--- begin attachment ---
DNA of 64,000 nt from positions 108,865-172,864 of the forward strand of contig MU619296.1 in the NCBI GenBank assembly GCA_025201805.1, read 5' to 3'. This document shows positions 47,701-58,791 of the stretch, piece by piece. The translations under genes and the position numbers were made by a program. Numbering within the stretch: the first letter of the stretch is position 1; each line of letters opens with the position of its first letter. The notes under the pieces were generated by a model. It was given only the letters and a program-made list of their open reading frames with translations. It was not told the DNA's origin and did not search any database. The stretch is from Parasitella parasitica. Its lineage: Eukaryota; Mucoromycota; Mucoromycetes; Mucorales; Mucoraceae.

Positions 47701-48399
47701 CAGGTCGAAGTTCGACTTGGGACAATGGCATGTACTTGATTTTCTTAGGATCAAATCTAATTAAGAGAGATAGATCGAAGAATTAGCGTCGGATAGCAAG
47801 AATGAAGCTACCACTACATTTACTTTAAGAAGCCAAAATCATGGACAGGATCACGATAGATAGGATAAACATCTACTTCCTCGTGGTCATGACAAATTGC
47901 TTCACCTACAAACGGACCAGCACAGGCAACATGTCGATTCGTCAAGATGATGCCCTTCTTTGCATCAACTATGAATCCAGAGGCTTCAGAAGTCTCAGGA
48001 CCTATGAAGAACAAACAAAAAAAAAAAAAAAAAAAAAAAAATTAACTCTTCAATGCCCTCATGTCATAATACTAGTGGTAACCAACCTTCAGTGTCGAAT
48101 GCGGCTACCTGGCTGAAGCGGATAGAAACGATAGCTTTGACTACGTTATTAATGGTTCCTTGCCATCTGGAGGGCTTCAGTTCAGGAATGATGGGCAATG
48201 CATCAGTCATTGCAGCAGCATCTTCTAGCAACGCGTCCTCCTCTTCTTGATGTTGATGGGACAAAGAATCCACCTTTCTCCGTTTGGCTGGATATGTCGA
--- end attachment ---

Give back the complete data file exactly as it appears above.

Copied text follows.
DNA of 64,000 nt from positions 108,865-172,864 of the forward strand of contig MU619296.1 in the NCBI GenBank assembly GCA_025201805.1, read 5' to 3'. This document shows positions 47,701-58,791 of the stretch, piece by piece. The translations under genes and the position numbers were made by a program. Numbering within the stretch: the first letter of the stretch is position 1; each line of letters opens with the position of its first letter. The notes under the pieces were generated by a model. It was given only the letters and a program-made list of their open reading frames with translations. It was not told the DNA's origin and did not search any database. The stretch is from Parasitella parasitica. Its lineage: Eukaryota; Mucoromycota; Mucoromycetes; Mucorales; Mucoraceae.

Positions 47701-48399
47701 CAGGTCGAAGTTCGACTTGGGACAATGGCATGTACTTGATTTTCTTAGGATCAAATCTAATTAAGAGAGATAGATCGAAGAATTAGCGTCGGATAGCAAG
47801 AATGAAGCTACCACTACATTTACTTTAAGAAGCCAAAATCATGGACAGGATCACGATAGATAGGATAAACATCTACTTCCTCGTGGTCATGACAAATTGC
47901 TTCACCTACAAACGGACCAGCACAGGCAACATGTCGATTCGTCAAGATGATGCCCTTCTTTGCATCAACTATGAATCCAGAGGCTTCAGAAGTCTCAGGA
48001 CCTATGAAGAACAAACAAAAAAAAAAAAAAAAAAAAAAAAATTAACTCTTCAATGCCCTCATGTCATAATACTAGTGGTAACCAACCTTCAGTGTCGAAT
48101 GCGGCTACCTGGCTGAAGCGGATAGAAACGATAGCTTTGACTACGTTATTAATGGTTCCTTGCCATCTGGAGGGCTTCAGTTCAGGAATGATGGGCAATG
48201 CATCAGTCATTGCAGCAGCATCTTCTAGCAACGCGTCCTCCTCTTCTTGATGTTGATGGGACAAAGAATCCACCTTTCTCCGTTTGGCTGGATATGTCGA